In the present study, Trochammina hadai specimens were essentially found in harbors exhibiting intense international shipping. Noticeably, Le Havre harbor is connected with about 650 harbors in all continents (Haropa Port 2022, Rapport d’activité 2021), and most of the NIS recorded in this harbor were introduced by ballast waters (Pezy et al. 2021). In agreement with previous records of T. hadai outside its natural range of distribution (McGann et al. 2000; Eichler et al. 2018; Tremblin et al. 2022), ballast waters are likely to be responsible for its introduction to harbors in Normandy. This hypothesis is consistent with the distribution pattern of T. hadai which is only found in Le Havre harbor in the area dedicated to international shipping, in sharp contrast with the part of the harbor dedicated to recreational boats which seems to be free of T. hadai. The exact country of origin remains uncertain. As explained above, Le Havre and Caen-Ouistreham harbors have international connections with all continents, noticeably Asia, South America, North America and Australia. As a result, it may be hypothesized that it could be a primary introduction directly from its natural range of distribution in Asia, or it could be a secondary spread from one of the areas where it has already been introduced and now proliferate such as in the United States, Brazil, or Australia. The molecular analyses performed in this study do not allow to choose between these two hypotheses. Noticeably, phylogenetic analyses of the small subunit (SSU) ribosomal DNA (rDNA) of rDNA nucleotide sequences in populations of T. hadai (18S) exhibited a low molecular genetic differentiation between the different populations, like previously observed in Virgulinella fragilis (Tsuchiya et al. 2009).

In the future, conducting a retrospective study based on fossil foraminifera would be relevant to determine when Trochammina hadai appeared in Normandy, like it was done for other NIS foraminifera (McGann et al. 2012; Polovodova Asteman and Schönfeld 2015; Deldicq et al. 2019; Stulpinaite et al. 2020). Further works are also required to understand from where it was introduced. This may be done through an assessment of the presence and nature of the benthic foraminifera present in ballast waters and associated sediments from incoming ships. Finally, because the identification of this Asiatic invasive foraminifera in Le Havre harbor was fortuitous, it emphasizes the need to implement a survey plan in French harbors in order to thoroughly track and document the presence of NIS, particularly in the context of the European marine strategic framework directive. Given the intense maritime traffic occurring between Europe and Asia or North/South America, T. hadai may likely be already present or is soon to be in other French/European harbors.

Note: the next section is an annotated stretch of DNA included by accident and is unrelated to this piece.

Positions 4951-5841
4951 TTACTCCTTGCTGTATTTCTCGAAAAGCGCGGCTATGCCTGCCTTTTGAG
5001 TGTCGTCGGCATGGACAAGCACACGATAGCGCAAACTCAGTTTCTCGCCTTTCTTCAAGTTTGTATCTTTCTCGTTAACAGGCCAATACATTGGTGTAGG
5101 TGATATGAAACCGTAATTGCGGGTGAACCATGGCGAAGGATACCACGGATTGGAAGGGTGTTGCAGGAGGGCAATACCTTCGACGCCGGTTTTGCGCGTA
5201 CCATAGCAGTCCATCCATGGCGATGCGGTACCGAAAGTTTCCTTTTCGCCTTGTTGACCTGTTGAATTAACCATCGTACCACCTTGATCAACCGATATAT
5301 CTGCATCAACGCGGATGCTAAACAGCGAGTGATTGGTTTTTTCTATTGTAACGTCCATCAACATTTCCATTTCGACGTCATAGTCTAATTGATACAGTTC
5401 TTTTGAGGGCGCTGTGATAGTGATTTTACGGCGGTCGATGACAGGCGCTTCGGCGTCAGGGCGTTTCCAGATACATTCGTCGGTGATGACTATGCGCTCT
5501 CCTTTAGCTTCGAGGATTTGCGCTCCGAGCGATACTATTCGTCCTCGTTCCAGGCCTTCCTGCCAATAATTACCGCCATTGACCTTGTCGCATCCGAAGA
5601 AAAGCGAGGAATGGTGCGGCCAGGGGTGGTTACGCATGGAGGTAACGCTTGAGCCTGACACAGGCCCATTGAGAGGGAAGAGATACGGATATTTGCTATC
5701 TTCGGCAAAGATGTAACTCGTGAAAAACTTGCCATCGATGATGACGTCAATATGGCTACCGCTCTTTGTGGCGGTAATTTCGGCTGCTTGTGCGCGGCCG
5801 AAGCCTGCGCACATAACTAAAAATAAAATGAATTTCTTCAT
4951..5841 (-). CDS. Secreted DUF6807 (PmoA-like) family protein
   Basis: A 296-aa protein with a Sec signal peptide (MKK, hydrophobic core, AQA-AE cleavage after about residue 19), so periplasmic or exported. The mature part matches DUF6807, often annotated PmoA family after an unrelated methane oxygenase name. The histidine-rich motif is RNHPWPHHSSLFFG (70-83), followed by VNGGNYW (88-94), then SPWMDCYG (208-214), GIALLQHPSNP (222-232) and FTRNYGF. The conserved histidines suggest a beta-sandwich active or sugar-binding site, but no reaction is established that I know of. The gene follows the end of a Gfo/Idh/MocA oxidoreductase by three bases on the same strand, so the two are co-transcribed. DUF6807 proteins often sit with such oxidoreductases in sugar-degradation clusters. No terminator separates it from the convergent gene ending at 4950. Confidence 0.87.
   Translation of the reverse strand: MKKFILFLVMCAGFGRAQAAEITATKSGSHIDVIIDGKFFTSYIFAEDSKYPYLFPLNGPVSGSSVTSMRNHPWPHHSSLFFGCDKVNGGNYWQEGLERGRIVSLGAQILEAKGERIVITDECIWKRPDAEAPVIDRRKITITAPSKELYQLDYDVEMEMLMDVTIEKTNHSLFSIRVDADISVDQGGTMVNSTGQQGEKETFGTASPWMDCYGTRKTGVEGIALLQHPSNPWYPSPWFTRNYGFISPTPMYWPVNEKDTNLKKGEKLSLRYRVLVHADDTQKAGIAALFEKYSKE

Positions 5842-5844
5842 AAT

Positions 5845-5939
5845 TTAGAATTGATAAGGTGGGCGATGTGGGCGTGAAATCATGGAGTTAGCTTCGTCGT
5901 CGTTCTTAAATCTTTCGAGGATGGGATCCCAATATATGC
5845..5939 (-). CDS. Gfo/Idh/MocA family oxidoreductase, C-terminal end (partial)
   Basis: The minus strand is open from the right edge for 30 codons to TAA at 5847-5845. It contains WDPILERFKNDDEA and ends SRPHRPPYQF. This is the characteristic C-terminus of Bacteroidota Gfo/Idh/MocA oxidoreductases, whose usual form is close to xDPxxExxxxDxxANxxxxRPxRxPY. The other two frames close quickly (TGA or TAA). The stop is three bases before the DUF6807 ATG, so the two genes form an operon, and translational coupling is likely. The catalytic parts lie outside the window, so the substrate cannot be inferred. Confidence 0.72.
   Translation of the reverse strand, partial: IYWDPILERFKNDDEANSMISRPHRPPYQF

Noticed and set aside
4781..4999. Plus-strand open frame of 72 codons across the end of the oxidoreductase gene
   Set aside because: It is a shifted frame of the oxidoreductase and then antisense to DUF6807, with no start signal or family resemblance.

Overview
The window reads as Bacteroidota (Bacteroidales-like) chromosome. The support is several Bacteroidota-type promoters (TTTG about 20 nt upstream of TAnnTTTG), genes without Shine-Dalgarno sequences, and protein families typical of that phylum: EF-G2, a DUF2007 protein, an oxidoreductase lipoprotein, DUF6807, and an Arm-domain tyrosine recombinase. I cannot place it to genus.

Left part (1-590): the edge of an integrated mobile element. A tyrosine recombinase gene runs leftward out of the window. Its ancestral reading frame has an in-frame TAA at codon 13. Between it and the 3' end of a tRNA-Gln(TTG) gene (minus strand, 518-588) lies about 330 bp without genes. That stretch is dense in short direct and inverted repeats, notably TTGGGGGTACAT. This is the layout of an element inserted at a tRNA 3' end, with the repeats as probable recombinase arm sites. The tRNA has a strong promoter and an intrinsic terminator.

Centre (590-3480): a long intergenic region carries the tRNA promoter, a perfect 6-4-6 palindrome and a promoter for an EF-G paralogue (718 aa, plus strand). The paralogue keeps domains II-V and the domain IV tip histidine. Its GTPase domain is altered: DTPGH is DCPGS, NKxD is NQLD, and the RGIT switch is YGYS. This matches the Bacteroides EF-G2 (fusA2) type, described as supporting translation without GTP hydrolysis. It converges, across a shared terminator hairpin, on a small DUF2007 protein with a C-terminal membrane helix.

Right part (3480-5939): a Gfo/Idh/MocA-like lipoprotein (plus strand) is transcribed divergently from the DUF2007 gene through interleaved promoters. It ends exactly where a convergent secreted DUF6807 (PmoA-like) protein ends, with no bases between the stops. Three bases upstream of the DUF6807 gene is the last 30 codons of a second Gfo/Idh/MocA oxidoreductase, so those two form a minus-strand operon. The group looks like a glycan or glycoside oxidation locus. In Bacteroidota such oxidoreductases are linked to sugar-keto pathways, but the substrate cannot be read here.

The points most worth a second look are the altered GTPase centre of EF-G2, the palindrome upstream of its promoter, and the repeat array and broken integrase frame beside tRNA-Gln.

Funding declaration

The Foram-INDIC project received financial support from the “Agence de l’Eau Artois Picardie” and the “Agence de l’Eau Seine Normandie” (Grants No. 58183 and No. 1082222)2019, respectively). The molecular work was supported by a Schmidheiny Foundation grant (MH).

Authors contribution

Research conceptualization: V.M.P. Bouchet. Sampling design and methodology: V.M.P. Bouchet, J.C. Pavard, J.-C. Dauvin and J.P. Pezy. Investigation and data collection: E. Armynot du Châtelet, M. McGann, M. Holzmann, A. Courleux and J.-C. Pavard. Data analyses and interpretation: V.M.P Bouchet, J.-C. Pavard and M. Holzmann. Funding provision: V.M.P. Bouchet and M. Holzmann. Writing – original draft: V.M.P. Bouchet and M. Holzmann. Writing – review and editing: all co-authors. Figures and tables were produced by V.M.P. Bouchet and M. Holzmann.


Thanks to the crew of the Oceanographic Vessel Sepia II and Louis Lanoy for their help during sampling, Camille Hennion for the CTD data, Romain Abraham for grain size analyses and Gwendoline Duong for the organic matter data. The Cellule du Suivi du Littoral Normand and Pierre Balay are thanked for their help in sampling in May 2022. J.-C.P. PhD fellowship received funding supports from the Agence de l’Eau Artois-Picardie and the University of Lille. We are grateful to Dr Orit Hyams-Kazphan for providing suggestions on an earlier version of this manuscript. We are thankful to the Tammy Robinson (associate editor), Pr Martin Langer and one anonymous reviewer for their comments that helped to improve this paper. Any use of trade, firm, or product names is for descriptive purposes only and does not imply endorsement by the U.S. Government.